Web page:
Three federal lawmakers suggest NRC unprepared for workload

Three US congressmen ordered inquiry into the Nuclear Regulatory Commission’s ability to respond to a “significant” increase in licensing activity at operating nuclear power plants.

Rep. Billy Tauzin (R-La.), chairman of the House Energy and Commerce Committee; Rep. Joe Barton (R-Tex), chairman of the subcommittee on Energy and Air Quality; and Rep. James Greenwood (R-Pa.), chairman of the subcommittee on Oversight and Investigations, outlined their concern in a letter to NRC Chairman Richard Meserve.

The lawmakers said the staff is conducting a detailed evaluation of NRC’s current resources, fiscal year (FY) 2002 budget request, and future plans to deal with this new workload. While incomplete, they said some initial findings were cause for concern.

“With respect to nuclear reactor licensing activities, it is apparent that the number of power uprate applications, license transfer applications, license renewal applications, and preapplication interactions for new licenses NRC has received this year was well beyond the number anticipated,” they said. “For the current fiscal year, NRC planned for 3 power uprate applications, but has received 17.”

Several power uprate applications are larger than any NRC has handled before and would increase output capacity at four reactors by as much as 17%. NRC typically has budgeted for two or three license transfer applications per year, but according to a recent NRC briefing the agency will receive between 20-25 transfer applications this year as the industry continues to merge and consolidate, the lawmakers said.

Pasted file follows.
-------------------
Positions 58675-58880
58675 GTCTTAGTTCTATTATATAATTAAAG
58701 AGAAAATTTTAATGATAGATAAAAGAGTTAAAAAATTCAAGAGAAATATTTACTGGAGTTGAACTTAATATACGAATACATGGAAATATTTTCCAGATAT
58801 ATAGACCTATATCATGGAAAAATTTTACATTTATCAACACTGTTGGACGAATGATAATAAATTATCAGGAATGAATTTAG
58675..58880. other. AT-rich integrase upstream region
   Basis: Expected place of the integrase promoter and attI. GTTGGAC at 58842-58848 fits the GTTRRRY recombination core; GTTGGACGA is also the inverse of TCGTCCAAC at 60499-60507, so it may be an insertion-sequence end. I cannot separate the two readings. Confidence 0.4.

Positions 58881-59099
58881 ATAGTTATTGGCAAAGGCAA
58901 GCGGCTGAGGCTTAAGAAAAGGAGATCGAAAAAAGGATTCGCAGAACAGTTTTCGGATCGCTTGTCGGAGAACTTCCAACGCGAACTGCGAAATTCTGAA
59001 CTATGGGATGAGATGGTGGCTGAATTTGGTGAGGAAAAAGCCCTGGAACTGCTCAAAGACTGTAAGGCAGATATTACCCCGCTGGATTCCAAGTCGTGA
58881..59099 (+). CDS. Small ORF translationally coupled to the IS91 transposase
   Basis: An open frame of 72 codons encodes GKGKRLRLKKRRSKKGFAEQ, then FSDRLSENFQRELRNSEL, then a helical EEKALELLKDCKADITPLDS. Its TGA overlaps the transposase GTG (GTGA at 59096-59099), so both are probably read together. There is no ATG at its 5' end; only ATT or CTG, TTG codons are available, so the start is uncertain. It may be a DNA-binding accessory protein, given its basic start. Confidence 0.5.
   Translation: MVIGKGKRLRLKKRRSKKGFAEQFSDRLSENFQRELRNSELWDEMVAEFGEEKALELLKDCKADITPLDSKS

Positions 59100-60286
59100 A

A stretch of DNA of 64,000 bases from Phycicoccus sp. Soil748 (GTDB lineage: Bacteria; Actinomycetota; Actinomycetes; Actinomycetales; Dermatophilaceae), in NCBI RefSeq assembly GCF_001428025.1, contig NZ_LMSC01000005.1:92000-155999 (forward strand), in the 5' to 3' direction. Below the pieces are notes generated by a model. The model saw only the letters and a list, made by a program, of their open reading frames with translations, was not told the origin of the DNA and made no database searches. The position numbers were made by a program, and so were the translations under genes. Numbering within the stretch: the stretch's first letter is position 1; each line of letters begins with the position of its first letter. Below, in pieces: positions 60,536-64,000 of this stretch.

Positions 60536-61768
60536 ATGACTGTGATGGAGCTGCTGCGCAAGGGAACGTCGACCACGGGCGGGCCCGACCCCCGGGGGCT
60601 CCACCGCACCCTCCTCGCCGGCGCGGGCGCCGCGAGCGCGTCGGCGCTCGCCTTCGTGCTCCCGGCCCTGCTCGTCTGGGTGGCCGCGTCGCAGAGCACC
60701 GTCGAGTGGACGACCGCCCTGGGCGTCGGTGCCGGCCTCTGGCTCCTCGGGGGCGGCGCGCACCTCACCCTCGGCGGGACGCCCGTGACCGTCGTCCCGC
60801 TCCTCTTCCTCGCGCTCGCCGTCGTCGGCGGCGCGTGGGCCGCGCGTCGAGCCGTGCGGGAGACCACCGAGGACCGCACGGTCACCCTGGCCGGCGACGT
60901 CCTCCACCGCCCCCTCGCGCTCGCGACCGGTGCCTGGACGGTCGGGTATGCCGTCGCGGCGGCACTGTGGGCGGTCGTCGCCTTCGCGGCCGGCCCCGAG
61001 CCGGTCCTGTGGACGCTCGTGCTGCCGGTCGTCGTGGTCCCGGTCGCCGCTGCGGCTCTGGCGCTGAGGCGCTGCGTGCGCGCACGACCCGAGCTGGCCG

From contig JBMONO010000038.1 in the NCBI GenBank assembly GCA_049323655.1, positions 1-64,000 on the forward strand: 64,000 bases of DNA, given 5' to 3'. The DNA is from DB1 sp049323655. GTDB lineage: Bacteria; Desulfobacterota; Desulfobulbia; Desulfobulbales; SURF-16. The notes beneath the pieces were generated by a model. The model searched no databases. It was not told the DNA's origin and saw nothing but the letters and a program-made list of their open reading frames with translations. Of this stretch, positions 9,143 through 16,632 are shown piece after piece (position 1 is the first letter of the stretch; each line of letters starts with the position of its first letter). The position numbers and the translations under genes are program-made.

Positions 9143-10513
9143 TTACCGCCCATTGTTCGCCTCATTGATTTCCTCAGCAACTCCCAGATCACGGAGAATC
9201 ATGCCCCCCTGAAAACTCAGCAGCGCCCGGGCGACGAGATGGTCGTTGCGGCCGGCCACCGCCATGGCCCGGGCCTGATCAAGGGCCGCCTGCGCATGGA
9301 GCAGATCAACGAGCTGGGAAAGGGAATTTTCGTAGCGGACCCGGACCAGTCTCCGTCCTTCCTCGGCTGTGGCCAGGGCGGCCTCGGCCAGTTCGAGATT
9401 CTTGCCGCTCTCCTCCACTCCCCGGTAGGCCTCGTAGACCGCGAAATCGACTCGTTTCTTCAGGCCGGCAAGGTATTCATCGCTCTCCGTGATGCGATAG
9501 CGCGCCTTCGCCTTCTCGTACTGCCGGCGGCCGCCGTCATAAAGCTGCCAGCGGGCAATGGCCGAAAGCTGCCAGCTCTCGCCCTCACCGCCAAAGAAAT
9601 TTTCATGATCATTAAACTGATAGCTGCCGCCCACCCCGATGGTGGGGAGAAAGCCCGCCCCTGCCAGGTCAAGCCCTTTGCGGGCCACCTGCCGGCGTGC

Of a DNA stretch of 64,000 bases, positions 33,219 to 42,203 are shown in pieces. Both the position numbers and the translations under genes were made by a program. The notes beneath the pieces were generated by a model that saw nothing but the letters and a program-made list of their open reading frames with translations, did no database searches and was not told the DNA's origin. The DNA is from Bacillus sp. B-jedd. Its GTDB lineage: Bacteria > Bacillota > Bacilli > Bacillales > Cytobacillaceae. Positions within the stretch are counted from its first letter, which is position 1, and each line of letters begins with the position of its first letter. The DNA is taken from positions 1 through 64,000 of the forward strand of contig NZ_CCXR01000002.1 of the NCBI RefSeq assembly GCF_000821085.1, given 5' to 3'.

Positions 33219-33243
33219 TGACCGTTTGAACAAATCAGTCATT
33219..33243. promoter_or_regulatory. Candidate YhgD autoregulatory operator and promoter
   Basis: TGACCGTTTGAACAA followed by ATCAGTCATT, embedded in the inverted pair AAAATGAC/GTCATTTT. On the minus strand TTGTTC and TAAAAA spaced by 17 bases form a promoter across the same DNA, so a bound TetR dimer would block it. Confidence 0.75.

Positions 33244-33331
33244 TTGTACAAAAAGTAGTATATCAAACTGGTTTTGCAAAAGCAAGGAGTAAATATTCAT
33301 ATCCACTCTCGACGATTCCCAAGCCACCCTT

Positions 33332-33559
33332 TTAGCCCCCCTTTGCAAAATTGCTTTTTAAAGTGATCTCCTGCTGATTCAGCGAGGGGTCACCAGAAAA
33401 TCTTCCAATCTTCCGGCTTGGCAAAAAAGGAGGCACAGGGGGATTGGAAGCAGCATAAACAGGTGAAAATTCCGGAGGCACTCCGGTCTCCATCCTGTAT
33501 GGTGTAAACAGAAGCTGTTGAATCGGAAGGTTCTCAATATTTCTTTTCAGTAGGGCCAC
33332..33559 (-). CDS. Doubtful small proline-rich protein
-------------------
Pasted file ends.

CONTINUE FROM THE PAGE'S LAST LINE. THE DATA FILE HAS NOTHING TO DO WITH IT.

With respect to license renewal requests, the lawmakers noted, NRC planned for two new renewal applications in FY 2000 and four in FY 2001, but has received three and five, respectively.

Finally, they said, NRC has no planned budget for new licensing activities, but has had to create a future licensing organization within the office of Nuclear Reactor Regulation to respond to several requests from the nuclear industry to begin reviewing next generation technologies.

Based on several briefings NRC has provided committee staff, the congressmen said, NRC’s oversight of nuclear safety has not been compromised even though a reallocation and possibly a reprogramming of NRC funds may be necessary to work on these unplanned activities.

However, they said the committee wants a better understanding of the regulatory, research, licensing, and other activities that will be delayed as a result of resource constraints NRC is experiencing this year. Furthermore, the congressmen said they are concerned NRC’s FY 2002 budget proposal contains no funding to support license and research activities toward new nuclear plant technologies, including the Pebble Bed modular reactor and the gas turbine – modular helium reactor, early site approvals, restart of licensing of existing applications, or a potential Part 52 combined construction/operating license application.

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